Photographer Janick Entremont took a portrait of himself, uploaded it to Instagram, downloaded it, and repeated that process over 300 times to see what the photo-sharing service’s compression algorithms would do to the image. The resulting project is titled “@facetinction | A (con)temporary portrait.”
“Quality loss and alienation of the picture are consequences of an algorithmic compression,” Entremont writes. “What will last from your digital data? Not existing faces are created – instead, some that already exist are arranged to fit. Being altered and changing becomes one. Until nothing is the same anymore.”
Here’s the original photo:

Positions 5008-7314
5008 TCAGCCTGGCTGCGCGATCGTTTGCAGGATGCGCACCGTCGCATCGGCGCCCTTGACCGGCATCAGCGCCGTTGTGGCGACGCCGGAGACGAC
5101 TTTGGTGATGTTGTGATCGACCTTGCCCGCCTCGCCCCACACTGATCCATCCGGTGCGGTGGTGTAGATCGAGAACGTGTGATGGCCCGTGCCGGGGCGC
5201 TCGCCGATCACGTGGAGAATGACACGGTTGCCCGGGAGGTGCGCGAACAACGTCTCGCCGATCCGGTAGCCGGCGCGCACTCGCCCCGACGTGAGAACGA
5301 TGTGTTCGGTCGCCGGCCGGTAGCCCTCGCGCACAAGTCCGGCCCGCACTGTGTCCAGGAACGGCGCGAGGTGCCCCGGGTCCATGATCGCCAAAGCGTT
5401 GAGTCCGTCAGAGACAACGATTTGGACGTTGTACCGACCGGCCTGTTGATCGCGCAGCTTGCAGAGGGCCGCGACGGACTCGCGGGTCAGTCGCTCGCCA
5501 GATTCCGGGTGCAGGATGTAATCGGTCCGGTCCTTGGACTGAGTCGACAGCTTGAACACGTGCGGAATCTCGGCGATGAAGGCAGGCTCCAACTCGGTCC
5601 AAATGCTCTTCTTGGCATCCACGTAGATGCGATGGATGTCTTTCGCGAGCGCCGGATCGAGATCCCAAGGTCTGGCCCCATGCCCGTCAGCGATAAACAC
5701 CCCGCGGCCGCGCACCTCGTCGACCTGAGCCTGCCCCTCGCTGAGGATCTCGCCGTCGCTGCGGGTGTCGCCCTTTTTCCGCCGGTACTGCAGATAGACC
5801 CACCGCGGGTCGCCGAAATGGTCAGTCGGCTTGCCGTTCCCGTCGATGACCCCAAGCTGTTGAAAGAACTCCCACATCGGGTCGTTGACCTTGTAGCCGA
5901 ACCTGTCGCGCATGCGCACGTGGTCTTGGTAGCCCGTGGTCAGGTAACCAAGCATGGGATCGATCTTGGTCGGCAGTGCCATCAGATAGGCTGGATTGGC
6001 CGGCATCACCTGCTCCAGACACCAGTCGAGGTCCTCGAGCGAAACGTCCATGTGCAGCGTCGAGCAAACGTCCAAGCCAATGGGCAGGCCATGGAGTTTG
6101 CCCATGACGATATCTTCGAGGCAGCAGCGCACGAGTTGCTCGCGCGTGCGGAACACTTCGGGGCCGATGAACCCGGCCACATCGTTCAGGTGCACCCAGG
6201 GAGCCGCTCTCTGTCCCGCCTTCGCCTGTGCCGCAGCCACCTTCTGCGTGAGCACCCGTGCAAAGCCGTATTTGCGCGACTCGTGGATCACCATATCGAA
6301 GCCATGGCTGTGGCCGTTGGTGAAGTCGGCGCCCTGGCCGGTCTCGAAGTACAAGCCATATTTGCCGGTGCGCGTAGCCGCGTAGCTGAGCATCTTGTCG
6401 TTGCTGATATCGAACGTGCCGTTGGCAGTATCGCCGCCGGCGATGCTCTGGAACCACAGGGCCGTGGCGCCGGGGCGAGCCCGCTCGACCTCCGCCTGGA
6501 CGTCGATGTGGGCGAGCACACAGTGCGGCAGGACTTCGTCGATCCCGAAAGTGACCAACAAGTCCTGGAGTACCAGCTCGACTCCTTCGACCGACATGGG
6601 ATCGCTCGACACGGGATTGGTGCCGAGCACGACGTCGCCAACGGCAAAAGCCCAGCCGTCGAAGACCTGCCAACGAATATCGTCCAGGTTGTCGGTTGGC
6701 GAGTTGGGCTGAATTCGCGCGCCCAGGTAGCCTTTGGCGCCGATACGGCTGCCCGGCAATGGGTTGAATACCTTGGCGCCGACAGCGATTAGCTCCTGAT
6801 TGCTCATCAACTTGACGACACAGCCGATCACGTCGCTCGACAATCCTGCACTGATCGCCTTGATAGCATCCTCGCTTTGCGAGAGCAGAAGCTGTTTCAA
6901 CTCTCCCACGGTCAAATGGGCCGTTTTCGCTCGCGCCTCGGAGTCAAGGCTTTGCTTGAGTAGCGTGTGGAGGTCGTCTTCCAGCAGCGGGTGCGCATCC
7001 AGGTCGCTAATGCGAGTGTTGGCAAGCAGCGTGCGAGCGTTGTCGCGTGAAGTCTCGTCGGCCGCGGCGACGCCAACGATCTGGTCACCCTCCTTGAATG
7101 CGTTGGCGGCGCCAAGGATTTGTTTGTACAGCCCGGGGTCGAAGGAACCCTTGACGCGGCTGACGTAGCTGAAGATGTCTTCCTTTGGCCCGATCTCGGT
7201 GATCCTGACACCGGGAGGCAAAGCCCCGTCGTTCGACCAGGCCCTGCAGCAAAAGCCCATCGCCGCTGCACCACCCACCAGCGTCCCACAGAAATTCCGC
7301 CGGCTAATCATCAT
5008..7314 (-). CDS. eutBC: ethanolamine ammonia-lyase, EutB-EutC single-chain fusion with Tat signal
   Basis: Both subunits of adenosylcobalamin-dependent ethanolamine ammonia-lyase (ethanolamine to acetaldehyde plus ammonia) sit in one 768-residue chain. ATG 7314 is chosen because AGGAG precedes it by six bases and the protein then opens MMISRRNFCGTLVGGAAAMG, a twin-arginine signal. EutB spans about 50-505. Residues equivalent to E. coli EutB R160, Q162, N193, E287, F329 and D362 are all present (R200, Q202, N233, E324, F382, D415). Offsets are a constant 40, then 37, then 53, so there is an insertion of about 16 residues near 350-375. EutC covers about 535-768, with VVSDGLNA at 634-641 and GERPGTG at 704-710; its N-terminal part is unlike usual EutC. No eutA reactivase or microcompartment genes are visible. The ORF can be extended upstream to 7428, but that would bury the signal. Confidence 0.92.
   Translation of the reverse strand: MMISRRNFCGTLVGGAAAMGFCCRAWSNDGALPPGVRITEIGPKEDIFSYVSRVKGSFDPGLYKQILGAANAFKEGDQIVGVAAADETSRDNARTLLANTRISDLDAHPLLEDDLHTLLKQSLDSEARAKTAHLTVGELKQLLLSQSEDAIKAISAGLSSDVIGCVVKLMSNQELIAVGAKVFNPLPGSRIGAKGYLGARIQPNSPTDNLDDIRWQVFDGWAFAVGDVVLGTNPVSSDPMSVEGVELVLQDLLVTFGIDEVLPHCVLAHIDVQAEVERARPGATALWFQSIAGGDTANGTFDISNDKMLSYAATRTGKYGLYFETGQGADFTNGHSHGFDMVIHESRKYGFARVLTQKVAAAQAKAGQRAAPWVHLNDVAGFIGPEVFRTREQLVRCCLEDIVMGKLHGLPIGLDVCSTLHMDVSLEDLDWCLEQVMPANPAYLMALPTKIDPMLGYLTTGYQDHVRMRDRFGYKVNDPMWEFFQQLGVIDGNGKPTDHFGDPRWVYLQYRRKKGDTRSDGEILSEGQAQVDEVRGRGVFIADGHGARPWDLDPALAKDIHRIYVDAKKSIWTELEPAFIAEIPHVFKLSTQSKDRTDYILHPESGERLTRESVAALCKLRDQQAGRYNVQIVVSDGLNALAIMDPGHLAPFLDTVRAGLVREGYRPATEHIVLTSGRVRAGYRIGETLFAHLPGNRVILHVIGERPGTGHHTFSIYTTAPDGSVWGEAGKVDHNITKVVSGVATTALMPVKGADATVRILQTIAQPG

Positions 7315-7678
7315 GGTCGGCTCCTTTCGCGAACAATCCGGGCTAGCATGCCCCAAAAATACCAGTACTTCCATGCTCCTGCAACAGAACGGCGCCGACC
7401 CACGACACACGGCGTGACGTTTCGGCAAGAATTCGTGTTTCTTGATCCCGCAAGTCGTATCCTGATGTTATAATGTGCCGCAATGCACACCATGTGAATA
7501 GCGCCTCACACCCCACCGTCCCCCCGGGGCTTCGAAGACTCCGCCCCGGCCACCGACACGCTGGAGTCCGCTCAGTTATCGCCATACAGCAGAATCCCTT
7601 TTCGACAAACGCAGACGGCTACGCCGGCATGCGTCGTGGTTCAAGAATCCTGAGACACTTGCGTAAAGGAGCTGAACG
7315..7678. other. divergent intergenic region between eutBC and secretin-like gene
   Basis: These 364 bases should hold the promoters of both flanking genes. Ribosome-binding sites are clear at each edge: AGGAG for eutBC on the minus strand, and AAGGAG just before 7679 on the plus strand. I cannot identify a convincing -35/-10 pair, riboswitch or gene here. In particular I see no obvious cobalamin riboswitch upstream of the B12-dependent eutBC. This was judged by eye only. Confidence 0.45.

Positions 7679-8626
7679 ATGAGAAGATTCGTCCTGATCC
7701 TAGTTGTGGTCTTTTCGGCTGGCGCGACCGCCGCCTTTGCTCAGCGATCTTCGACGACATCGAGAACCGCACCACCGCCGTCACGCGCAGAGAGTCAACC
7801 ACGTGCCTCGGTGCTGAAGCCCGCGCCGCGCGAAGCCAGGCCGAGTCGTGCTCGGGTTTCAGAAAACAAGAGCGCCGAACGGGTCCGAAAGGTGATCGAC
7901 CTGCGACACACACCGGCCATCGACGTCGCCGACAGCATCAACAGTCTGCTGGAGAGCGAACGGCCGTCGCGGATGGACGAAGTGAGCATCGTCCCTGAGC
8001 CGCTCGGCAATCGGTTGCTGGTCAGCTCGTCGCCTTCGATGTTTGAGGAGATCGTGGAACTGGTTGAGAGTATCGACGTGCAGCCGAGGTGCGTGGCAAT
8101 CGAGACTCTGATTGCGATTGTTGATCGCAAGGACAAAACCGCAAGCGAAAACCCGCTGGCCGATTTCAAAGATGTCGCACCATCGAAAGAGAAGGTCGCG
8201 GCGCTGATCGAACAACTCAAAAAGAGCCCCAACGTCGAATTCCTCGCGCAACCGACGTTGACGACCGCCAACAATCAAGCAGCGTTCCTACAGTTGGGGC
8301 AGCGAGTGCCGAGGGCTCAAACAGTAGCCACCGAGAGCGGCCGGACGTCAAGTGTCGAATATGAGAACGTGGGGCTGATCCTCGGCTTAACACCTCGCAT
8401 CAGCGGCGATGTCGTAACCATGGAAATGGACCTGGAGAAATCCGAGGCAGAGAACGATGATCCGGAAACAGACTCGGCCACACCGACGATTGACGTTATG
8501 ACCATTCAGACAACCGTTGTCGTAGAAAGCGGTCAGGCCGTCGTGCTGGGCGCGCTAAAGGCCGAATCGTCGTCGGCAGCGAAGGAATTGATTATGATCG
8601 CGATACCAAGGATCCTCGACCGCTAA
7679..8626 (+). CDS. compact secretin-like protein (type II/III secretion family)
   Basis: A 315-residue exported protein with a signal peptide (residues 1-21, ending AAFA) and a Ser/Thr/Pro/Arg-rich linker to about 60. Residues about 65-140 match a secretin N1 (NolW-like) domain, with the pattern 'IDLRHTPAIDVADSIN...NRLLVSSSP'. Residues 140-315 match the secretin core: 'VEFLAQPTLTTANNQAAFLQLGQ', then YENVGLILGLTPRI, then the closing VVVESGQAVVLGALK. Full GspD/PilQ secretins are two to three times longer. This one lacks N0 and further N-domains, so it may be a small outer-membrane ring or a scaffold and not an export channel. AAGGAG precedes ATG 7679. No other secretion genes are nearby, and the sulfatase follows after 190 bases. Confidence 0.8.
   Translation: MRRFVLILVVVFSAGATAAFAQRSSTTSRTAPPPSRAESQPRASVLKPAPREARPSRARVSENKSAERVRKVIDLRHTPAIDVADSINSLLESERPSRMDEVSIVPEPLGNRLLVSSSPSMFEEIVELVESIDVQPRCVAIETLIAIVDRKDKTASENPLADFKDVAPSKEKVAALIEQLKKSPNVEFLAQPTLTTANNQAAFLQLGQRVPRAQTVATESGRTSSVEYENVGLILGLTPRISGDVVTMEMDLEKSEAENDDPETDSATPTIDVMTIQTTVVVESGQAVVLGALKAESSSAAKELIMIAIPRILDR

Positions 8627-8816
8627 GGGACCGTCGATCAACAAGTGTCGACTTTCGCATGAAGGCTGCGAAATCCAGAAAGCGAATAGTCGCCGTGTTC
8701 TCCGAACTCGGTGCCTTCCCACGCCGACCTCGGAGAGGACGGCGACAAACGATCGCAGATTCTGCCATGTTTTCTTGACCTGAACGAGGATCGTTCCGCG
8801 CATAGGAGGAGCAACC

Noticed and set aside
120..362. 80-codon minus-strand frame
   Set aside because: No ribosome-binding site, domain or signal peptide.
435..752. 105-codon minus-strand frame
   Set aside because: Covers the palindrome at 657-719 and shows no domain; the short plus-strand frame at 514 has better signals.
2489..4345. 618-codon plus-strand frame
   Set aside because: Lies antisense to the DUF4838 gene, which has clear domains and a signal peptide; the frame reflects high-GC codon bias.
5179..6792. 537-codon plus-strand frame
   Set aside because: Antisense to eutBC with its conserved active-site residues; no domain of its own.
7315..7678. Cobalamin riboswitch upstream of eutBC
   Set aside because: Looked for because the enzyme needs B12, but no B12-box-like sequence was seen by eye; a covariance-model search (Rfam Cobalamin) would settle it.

After 80 reuploads:
After 340 uploads:
Here’s an animated GIF showing the quality loss as the compression builds up — this is something known as “generation loss.”
“For me, the project is relevant on many levels: The handling of our digital data, online or offline, and the flood of images,” Entremont tells PetaPixel. “How improper use of social media changes our well-being and our appearance (regarding trends). Up to the constant surveillance and face recognition as it is common in China.”
Artist Pete Ashton did this same experiment on Instagram back in 2015 with his project “I Am Sitting In Stagram (2015),” but he stopped at 90 reposts. The resulting generation loss also looks quite different between Ashton’s experiment and Entremont’s — it’s unclear whether this is due to a difference in the starting photos or because Instagram has made changes to its compression algorithm.